We found a significant association between microembolus count and the volume of angiographic contrast. The prevalence of microembolic signals at times of contrast injection also indicated that introduced microbubbles were the likely cause. Dagirmanjian et al5 recorded a similar number of microemboli per procedure (73) and also found that they were most numerous during injection of contrast or flushing of the catheter. Markus et al4 showed how microemboli during angiography can be reduced by altered contrast preparation and injection techniques. The occurrence of air emboli at other times, when there is no injection of saline or contrast, might be related to the inadvertent introduction of microbubbles after reinsertion of a guidewire or cavitation effects (air microbubbles being generated in an agitated fluid) due to the presence of intravascular instruments in fast-flowing blood.14
Gaseous microemboli have been documented during cardiopulmonary bypass,7 and the subtle neuropsychological deficits found in coronary artery graft surgery patients have been attributed to air embolism.17 Padayachee et al7 found microemboli were no longer detectable in the MCA of coronary bypass patients in whom membrane oxygenators were used, and with similar cardiopulmonary bypass circuits, Walsh et al22 showed that there is no neuropsychological deterioration after coronary artery bypass surgery. Frequent gaseous microembolism might account for some of the transient neurological disturbances seen after angiography,4 17 but whether microemboli, seen in all our cases and all of those in previous studies, contribute to the uncommon occurrence of angiographic stroke remains unclear.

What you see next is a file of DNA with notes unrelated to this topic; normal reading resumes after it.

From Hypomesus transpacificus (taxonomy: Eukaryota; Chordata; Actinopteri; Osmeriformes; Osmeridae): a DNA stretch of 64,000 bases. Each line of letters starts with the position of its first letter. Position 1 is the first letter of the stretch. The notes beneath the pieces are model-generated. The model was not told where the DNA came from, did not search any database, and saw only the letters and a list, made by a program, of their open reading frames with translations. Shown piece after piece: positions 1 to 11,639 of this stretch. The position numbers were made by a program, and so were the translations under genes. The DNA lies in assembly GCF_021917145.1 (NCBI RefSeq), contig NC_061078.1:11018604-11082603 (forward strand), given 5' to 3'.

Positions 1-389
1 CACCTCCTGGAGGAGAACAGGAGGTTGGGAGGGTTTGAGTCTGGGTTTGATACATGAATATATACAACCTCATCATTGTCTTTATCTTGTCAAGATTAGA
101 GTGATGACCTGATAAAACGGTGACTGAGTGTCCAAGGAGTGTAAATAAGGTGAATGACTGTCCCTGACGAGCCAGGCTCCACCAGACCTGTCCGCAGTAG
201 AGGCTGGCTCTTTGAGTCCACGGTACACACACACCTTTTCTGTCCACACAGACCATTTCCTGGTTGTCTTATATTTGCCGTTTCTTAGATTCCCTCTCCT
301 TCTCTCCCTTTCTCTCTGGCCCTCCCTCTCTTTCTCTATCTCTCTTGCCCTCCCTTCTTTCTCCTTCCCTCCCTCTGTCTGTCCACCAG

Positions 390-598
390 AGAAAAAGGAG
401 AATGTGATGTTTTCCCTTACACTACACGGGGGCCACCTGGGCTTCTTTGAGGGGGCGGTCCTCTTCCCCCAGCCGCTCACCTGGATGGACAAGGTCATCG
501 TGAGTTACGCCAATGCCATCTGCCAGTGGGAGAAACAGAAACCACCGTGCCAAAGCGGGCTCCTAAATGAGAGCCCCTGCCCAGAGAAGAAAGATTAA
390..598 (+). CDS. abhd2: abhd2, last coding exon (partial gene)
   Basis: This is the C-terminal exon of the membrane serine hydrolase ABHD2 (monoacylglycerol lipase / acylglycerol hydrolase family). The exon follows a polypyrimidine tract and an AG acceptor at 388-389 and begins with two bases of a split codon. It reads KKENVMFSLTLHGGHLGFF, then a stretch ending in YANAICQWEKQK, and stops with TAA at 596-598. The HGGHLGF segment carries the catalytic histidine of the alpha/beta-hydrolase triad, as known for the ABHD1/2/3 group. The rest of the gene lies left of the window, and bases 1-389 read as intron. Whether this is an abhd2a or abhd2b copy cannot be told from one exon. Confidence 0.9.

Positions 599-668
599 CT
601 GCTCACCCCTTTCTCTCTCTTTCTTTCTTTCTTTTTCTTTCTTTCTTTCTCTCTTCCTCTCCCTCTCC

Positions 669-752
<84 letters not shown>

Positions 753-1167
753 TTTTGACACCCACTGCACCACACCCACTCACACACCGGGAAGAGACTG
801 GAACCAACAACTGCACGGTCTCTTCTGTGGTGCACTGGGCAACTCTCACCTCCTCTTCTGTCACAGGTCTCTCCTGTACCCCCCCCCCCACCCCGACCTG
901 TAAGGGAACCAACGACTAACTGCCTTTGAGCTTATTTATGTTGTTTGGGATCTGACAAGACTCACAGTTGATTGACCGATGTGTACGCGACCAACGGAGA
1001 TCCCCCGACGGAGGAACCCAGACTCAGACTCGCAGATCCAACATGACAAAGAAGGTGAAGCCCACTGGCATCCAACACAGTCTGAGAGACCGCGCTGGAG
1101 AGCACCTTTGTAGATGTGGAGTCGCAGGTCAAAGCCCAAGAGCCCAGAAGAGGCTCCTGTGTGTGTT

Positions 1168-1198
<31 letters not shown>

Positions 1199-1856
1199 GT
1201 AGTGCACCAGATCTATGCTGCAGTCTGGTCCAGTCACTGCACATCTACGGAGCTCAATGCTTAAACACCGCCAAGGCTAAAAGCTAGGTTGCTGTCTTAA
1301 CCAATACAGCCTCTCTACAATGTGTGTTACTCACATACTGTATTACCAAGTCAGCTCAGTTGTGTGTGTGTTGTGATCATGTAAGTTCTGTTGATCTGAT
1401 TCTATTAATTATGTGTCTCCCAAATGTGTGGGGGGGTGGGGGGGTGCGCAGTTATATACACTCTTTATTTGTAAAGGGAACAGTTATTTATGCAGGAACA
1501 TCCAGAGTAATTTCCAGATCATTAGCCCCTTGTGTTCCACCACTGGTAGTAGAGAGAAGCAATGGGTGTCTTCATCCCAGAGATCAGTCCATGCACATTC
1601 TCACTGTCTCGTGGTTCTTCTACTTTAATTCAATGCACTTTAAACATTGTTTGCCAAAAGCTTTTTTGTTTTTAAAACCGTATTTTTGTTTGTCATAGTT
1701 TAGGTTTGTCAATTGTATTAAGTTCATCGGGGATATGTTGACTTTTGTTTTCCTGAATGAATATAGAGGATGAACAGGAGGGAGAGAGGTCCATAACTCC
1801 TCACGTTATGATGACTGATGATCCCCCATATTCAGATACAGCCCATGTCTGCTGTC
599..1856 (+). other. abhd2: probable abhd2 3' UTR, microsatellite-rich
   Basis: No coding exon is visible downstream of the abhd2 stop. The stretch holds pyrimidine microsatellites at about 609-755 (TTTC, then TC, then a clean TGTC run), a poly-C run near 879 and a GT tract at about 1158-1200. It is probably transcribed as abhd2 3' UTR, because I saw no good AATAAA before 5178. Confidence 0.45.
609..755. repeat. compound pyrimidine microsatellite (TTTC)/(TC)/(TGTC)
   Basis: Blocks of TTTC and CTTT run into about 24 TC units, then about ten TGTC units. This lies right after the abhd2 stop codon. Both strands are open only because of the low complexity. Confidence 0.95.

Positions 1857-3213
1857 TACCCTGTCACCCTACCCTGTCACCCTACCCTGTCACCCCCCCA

No previous study has evaluated MRI changes after cerebral angiography. In the first hour after elective coronary artery bypass graft surgery, brain swelling, but not focal lesions, has been seen on MRI.23 After carotid endarterectomy, new lesions seen on MRI in 4 of 40 patients correlated with a higher number of microemboli during intraoperative TCD.24 All 4 subjects remained asymptomatic. Despite numerous microemboli during carotid angiography in the present study, only one new brain lesion was seen in the 16 patients who had preangiography and postangiography MRI, and this was in a patient who suffered an angiographic cerebral infarct. The patient had angiography to investigate transient left-sided weakness with some mild giddiness, but nothing else to indicate vertebrobasilar ischemia. Although the total of 54 microemboli recorded in that patient's right MCA was close to the mean for the whole group, it is possible that there were more microemboli in the vertebrobasilar circulation. Unfortunately, the difficulty of insonating the posterior circulation precluded remote monitoring of the basilar artery during angiography.
There was no association between the microembolus count and any of the other reported risk factors for angiographic stroke. In the case of carotid stenosis, a link may have been missed because of the low number of cases with higher-grade lesions.
We conclude that cerebral microemboli, detected routinely during catheter angiography, are chiefly gaseous, clinically silent, and generally not associated with cerebral tissue changes on T2-weighted MRI.
Selected Abbreviations and Acronyms
|MCA||=||middle cerebral artery|
|MRI||=||magnetic resonance imaging|
|TCD||=||transcranial Doppler ultrasound|
|TIA||=||transient ischemic attack|
We gratefully acknowledge financial support from the Australian Stroke and Neuroscience Institute and from the Slezak Trusts. We acknowledge the great assistance of the angiography staff and the medical imaging technologists in the MRI unit, and also Dominique Cadilhac, RN, who performed some of the TCD recordings.
- Received December 8, 1995.
- Revision received June 4, 1996.
- Accepted June 4, 1996.
- Copyright © 1996 by American Heart Association